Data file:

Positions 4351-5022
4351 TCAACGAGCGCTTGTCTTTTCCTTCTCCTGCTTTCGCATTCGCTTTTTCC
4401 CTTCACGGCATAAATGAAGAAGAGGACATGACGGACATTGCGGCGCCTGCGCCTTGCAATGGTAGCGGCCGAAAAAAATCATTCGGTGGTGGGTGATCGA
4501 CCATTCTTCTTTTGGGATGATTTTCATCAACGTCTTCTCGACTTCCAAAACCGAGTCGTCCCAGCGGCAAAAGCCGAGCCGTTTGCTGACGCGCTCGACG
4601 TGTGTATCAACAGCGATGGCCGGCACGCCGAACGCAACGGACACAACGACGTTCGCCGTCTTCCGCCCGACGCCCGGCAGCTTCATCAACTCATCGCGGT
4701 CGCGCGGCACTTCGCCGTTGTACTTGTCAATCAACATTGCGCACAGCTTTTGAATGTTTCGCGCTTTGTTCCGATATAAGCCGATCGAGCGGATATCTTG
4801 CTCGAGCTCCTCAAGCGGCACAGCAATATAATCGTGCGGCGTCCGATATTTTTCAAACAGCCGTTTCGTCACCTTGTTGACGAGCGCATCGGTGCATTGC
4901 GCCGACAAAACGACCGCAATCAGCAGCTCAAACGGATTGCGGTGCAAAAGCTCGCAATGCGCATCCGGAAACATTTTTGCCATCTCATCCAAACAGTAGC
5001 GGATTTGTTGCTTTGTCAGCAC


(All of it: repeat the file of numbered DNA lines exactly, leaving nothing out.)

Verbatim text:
Positions 4351-5022
4351 TCAACGAGCGCTTGTCTTTTCCTTCTCCTGCTTTCGCATTCGCTTTTTCC
4401 CTTCACGGCATAAATGAAGAAGAGGACATGACGGACATTGCGGCGCCTGCGCCTTGCAATGGTAGCGGCCGAAAAAAATCATTCGGTGGTGGGTGATCGA
4501 CCATTCTTCTTTTGGGATGATTTTCATCAACGTCTTCTCGACTTCCAAAACCGAGTCGTCCCAGCGGCAAAAGCCGAGCCGTTTGCTGACGCGCTCGACG
4601 TGTGTATCAACAGCGATGGCCGGCACGCCGAACGCAACGGACACAACGACGTTCGCCGTCTTCCGCCCGACGCCCGGCAGCTTCATCAACTCATCGCGGT
4701 CGCGCGGCACTTCGCCGTTGTACTTGTCAATCAACATTGCGCACAGCTTTTGAATGTTTCGCGCTTTGTTCCGATATAAGCCGATCGAGCGGATATCTTG
4801 CTCGAGCTCCTCAAGCGGCACAGCAATATAATCGTGCGGCGTCCGATATTTTTCAAACAGCCGTTTCGTCACCTTGTTGACGAGCGCATCGGTGCATTGC
4901 GCCGACAAAACGACCGCAATCAGCAGCTCAAACGGATTGCGGTGCAAAAGCTCGCAATGCGCATCCGGAAACATTTTTGCCATCTCATCCAAACAGTAGC
5001 GGATTTGTTGCTTTGTCAGCAC